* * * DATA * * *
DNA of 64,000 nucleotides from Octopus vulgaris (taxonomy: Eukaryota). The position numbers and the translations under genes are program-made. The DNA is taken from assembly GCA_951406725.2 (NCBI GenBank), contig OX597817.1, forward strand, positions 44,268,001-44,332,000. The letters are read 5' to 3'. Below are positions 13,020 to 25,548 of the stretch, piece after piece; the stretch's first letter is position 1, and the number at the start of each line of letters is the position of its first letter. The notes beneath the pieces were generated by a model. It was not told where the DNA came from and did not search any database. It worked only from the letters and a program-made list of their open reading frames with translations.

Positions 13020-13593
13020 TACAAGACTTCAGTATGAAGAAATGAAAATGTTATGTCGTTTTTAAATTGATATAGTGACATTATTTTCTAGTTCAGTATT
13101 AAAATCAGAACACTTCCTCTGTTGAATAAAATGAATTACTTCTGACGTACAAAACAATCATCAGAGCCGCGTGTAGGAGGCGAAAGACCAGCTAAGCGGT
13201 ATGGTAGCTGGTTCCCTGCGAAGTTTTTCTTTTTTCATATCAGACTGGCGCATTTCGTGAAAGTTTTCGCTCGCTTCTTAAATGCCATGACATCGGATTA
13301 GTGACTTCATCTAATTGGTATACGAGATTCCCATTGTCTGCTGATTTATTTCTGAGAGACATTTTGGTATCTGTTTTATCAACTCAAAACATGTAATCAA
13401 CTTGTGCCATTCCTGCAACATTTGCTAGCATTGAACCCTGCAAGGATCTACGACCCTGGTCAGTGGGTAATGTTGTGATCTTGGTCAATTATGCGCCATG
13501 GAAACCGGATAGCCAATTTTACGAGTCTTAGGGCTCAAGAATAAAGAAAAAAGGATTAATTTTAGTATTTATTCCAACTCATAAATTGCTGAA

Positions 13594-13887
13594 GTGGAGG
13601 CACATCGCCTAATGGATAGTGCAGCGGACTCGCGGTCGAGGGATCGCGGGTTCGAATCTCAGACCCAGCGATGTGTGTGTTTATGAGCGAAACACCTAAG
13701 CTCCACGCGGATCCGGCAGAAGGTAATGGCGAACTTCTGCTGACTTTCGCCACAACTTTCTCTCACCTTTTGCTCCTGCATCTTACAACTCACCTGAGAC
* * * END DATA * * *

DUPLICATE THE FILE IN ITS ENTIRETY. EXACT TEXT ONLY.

DNA of 64,000 nucleotides from Octopus vulgaris (taxonomy: Eukaryota). The position numbers and the translations under genes are program-made. The DNA is taken from assembly GCA_951406725.2 (NCBI GenBank), contig OX597817.1, forward strand, positions 44,268,001-44,332,000. The letters are read 5' to 3'. Below are positions 13,020 to 25,548 of the stretch, piece after piece; the stretch's first letter is position 1, and the number at the start of each line of letters is the position of its first letter. The notes beneath the pieces were generated by a model. It was not told where the DNA came from and did not search any database. It worked only from the letters and a program-made list of their open reading frames with translations.

Positions 13020-13593
13020 TACAAGACTTCAGTATGAAGAAATGAAAATGTTATGTCGTTTTTAAATTGATATAGTGACATTATTTTCTAGTTCAGTATT
13101 AAAATCAGAACACTTCCTCTGTTGAATAAAATGAATTACTTCTGACGTACAAAACAATCATCAGAGCCGCGTGTAGGAGGCGAAAGACCAGCTAAGCGGT
13201 ATGGTAGCTGGTTCCCTGCGAAGTTTTTCTTTTTTCATATCAGACTGGCGCATTTCGTGAAAGTTTTCGCTCGCTTCTTAAATGCCATGACATCGGATTA
13301 GTGACTTCATCTAATTGGTATACGAGATTCCCATTGTCTGCTGATTTATTTCTGAGAGACATTTTGGTATCTGTTTTATCAACTCAAAACATGTAATCAA
13401 CTTGTGCCATTCCTGCAACATTTGCTAGCATTGAACCCTGCAAGGATCTACGACCCTGGTCAGTGGGTAATGTTGTGATCTTGGTCAATTATGCGCCATG
13501 GAAACCGGATAGCCAATTTTACGAGTCTTAGGGCTCAAGAATAAAGAAAAAAGGATTAATTTTAGTATTTATTCCAACTCATAAATTGCTGAA

Positions 13594-13887
13594 GTGGAGG
13601 CACATCGCCTAATGGATAGTGCAGCGGACTCGCGGTCGAGGGATCGCGGGTTCGAATCTCAGACCCAGCGATGTGTGTGTTTATGAGCGAAACACCTAAG
13701 CTCCACGCGGATCCGGCAGAAGGTAATGGCGAACTTCTGCTGACTTTCGCCACAACTTTCTCTCACCTTTTGCTCCTGCATCTTACAACTCACCTGAGAC